While recently taking some portrait shots at the beach, I was asked why I was using a flash even though there was plenty light. It was actually a very good question and one that even some "photographers" probably can't answer because they themselves don't even do it.
The simple answer is that it helps sharpen the subject. On the left is a shot with no flash. As you can see, there is plenty of light and the subject (Rebekah) can be clearly seen. The problem is that Rebekah is just sort of muddled and not very crisp. Also, her eyes are dark and lifeless.
The image to the right was shot seconds later but with "fill flash." Notice I said fill flash and not just flash. If I would have used a flash at full power, like people normally do when they select their flash or the camera does because it's in auto mode, Rebekah would be way too bright. By dialing down the flash, I was able to give just enough light to make Rebekah stand out crisply, without washing her out. Another benefit to using the flash is that it creates "catch lights" in the eyes which brings them to life, as well as to help brighten the whites of the eyes. I should point out that the image to the right was also edited. However, editing is not able to make a fuzzy subject suddenly sharp. The editing performed here were standard finishing touches and would be pointless on the image to the left.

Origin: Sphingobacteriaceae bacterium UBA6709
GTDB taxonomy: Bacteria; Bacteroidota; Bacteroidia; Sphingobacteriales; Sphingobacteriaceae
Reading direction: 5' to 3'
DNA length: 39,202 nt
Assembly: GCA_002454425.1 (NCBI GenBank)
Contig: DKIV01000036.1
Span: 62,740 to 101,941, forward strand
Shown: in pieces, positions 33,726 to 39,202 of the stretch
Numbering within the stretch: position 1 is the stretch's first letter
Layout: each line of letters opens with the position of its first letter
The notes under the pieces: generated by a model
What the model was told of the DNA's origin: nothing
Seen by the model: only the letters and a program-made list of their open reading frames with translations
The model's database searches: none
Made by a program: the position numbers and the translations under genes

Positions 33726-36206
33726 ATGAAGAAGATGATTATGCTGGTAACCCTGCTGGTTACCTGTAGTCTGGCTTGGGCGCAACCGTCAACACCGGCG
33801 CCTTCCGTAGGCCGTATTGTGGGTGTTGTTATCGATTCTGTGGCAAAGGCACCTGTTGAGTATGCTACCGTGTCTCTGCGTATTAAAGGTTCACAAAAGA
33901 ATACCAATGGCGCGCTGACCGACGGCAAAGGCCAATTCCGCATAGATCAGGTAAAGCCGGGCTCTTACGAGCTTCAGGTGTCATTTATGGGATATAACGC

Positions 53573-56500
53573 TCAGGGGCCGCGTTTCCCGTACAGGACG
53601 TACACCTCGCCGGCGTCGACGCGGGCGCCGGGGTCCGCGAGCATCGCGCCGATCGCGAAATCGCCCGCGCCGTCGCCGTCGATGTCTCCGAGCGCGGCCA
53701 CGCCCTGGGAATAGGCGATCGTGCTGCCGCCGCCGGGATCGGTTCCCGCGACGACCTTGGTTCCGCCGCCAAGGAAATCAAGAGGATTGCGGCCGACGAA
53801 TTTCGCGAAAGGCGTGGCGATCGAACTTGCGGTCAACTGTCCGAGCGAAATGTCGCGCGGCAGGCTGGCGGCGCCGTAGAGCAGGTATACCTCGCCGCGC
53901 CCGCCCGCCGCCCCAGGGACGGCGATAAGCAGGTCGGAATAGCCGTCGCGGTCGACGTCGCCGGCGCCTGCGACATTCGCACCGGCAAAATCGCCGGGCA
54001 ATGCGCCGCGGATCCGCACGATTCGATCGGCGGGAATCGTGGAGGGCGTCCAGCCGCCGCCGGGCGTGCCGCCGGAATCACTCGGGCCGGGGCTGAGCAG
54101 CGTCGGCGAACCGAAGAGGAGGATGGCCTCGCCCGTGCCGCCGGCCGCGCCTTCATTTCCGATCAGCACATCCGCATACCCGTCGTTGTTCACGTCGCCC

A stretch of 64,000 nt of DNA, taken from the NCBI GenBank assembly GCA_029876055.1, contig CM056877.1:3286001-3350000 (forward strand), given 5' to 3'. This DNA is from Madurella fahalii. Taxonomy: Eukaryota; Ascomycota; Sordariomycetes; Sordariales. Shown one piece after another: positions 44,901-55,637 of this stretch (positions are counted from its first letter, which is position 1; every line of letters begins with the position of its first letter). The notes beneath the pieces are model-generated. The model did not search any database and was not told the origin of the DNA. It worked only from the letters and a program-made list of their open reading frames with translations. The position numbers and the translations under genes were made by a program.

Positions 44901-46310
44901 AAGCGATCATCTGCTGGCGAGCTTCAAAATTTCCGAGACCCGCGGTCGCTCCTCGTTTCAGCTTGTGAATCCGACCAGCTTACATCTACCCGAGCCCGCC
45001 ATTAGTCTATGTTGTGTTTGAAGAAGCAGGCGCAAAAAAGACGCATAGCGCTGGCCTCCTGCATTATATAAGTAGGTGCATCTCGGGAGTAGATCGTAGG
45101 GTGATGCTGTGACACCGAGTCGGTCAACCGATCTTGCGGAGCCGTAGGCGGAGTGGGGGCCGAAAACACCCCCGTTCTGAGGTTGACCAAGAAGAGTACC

You may wonder why I didn't just have Rebekah face the sun? It's true that facing the sun would lighten her face, but by doing so, it may have caused her to squint. Squinting is unacceptable for pro portraits. I would have also lost the beautiful setting sun in the background.
If you've had portraits done outside in decent light but the eyes are dark and the subjects are not nicely defined, chances are good that the photographer was not using fill flash. This is why it's important to choose a photographer that does the types of shots you want done. Every photographer has, or should have, a portfolio, highlighting their work. If you don't see your preferred types of shots, or the ones you see aren't very good, be very cautious in moving forward because yours will most likely not be any better.
Fill flash is just one example of how a Pro Photographer differs from the beginner. Simply buying a "nice camera" isn't enough. Even very expensive "pro level" rigs are worthless if not used properly. It's the person behind the lens that makes things happen :)